By Heather Abrey
Kitchener Post staff
A parking lot planned for the Bramm Street Yard, near the corner of King and Victoria, will be larger and more costly than originally anticipated.
On Monday night, city councillors approved a tender that costs approximately $415,000 more than expected, thanks to the increased scope of the project.
Initially the parking lot was expected to cost $500,000, but higher demand for parking in the area led to a change of plans.
An agreement between the city and the owners of the Tannery requires the city to provide 200 parking spaces on the property for the next 10 years. But the planned lot will now include 500 spaces because the area is high-growth, according to Rod Regier, executive director of economic development.
“We just heard earlier today about LRT and how we’re moving rapidly towards getting people to use our transit system,” said Ward 4 Coun. Yvonne Fernandes.
“By building more and more parking lots we’re actually contradicting the support we want to put behind LRT and using our transit system.
“I know we can’t force people out of their cars, but maybe Desire2Learn and the tenants at the Tannery need to figure out something better for their staff in terms of carpooling or subsidies for transit.”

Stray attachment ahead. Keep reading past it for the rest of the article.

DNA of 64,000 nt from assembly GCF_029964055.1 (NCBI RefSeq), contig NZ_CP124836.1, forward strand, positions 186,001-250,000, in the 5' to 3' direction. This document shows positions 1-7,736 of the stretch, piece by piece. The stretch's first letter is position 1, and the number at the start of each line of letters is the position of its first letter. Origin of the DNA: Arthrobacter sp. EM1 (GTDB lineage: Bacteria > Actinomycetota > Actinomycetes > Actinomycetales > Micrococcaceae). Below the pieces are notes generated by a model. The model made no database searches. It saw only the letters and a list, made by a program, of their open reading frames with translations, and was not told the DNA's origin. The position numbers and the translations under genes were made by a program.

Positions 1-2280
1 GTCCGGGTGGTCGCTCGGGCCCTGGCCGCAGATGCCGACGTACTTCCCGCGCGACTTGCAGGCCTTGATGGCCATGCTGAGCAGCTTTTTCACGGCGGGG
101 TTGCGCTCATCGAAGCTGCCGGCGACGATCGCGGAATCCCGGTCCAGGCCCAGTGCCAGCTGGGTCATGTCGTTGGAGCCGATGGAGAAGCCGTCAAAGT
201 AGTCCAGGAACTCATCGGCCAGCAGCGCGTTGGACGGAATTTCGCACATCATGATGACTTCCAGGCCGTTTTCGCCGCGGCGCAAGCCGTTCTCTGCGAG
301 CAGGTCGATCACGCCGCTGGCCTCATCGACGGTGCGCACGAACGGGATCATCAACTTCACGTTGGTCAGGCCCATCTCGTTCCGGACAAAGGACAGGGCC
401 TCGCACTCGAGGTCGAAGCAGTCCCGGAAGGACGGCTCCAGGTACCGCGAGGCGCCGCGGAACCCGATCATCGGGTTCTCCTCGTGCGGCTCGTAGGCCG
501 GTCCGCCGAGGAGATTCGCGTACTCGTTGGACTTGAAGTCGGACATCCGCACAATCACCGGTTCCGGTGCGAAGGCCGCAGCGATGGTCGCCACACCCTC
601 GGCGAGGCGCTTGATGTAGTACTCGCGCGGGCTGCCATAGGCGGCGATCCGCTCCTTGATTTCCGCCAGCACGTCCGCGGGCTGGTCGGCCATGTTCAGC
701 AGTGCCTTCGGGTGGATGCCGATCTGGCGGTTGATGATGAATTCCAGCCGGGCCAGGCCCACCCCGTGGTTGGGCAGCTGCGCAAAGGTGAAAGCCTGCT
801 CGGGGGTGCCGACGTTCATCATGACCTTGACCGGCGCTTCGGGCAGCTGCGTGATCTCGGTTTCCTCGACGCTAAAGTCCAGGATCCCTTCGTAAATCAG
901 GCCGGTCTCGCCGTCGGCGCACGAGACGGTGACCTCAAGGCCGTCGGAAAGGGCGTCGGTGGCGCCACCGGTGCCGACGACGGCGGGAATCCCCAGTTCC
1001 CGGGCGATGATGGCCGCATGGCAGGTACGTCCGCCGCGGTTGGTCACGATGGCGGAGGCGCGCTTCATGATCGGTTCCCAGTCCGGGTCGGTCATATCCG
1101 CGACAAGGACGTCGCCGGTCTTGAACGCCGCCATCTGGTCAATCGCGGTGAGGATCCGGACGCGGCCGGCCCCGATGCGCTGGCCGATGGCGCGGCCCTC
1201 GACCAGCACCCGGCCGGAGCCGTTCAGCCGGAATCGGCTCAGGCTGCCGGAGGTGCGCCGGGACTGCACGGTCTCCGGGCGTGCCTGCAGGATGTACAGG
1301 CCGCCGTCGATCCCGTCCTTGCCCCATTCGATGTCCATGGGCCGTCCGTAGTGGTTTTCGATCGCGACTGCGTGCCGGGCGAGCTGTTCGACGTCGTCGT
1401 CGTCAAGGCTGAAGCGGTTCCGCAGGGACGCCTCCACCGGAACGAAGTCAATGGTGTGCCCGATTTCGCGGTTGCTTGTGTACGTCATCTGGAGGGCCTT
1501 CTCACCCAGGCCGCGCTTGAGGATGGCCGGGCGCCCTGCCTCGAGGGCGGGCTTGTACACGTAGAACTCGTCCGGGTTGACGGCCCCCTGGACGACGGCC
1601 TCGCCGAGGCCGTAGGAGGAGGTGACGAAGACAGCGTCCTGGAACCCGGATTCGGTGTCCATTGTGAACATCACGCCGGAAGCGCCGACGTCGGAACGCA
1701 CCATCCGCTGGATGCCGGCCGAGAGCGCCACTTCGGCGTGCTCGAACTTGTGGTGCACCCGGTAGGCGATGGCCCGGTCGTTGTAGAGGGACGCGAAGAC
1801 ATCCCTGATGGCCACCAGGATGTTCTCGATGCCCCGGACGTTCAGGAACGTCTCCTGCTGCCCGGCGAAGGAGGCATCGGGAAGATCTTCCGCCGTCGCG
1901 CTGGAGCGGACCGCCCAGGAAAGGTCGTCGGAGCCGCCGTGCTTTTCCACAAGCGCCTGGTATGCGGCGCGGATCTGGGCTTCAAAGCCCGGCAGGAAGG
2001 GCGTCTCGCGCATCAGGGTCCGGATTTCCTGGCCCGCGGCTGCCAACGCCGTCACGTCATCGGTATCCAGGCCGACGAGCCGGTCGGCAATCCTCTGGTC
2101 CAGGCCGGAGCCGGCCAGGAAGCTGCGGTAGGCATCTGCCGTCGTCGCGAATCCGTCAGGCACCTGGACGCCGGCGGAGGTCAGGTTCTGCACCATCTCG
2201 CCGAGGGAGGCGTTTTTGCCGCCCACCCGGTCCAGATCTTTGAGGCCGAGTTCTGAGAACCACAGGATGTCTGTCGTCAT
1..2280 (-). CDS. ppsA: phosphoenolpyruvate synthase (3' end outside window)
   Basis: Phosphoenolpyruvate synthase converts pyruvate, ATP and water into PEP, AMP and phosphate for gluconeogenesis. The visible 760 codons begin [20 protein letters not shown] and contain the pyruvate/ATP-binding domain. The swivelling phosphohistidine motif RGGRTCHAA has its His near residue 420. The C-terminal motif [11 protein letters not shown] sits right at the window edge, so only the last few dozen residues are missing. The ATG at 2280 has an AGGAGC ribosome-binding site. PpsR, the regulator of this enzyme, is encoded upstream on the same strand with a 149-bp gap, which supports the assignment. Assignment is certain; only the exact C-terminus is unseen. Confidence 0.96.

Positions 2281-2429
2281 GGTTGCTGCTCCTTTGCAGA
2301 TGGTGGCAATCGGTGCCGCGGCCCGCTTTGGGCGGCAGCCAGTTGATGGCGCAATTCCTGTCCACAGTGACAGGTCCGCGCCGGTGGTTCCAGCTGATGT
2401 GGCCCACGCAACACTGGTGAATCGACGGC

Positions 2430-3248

Regier said that companies like Desire2Learn are “aggressive” in promoting alternative transportation, and offer employees free transit passes and a $500 bonus for not using a parking space.
“LRT isn’t up and running until probably the end of 2017. That’s five years away,” said Mayor Carl Zehr.
“In the meantime, we have businesses here who are operating and have brought a new energy to the core of the city and are paying property taxes and helping us out in the overall scheme of things.”
Ultimately, council accepted the tender at the increased price of nearly $900,000.
Fernandes and Ward 10 Coun. Dan Glenn-Graham voted against it, while Ward 6 Coun. Paul Singh declared a conflict of interest and did not vote.
The additional $415,000 will be funded through the Economic Development Investment Fund (EDIF) as well as parking revenues collected in 2012.
The $400,000 taken from the EDIF will be repaid through future parking revenues, which Regier says will take approximately four or five years.
“The Tannery, and the companies that are in the Tannery, are the single most successful employment lands initiative that we’ve had in this community in the past decade,” said Ward 2 Coun. Berry Vrbanovic.
“We’ve transformed the kinds of companies that are coming into the City of Kitchener.
“We’ve created new kinds of jobs that we’ve never seen before in the City of Kitchener, and if this is what is necessary to see those companies continue to grow and prosper and see more of this, this is a no brainer in my point of view.”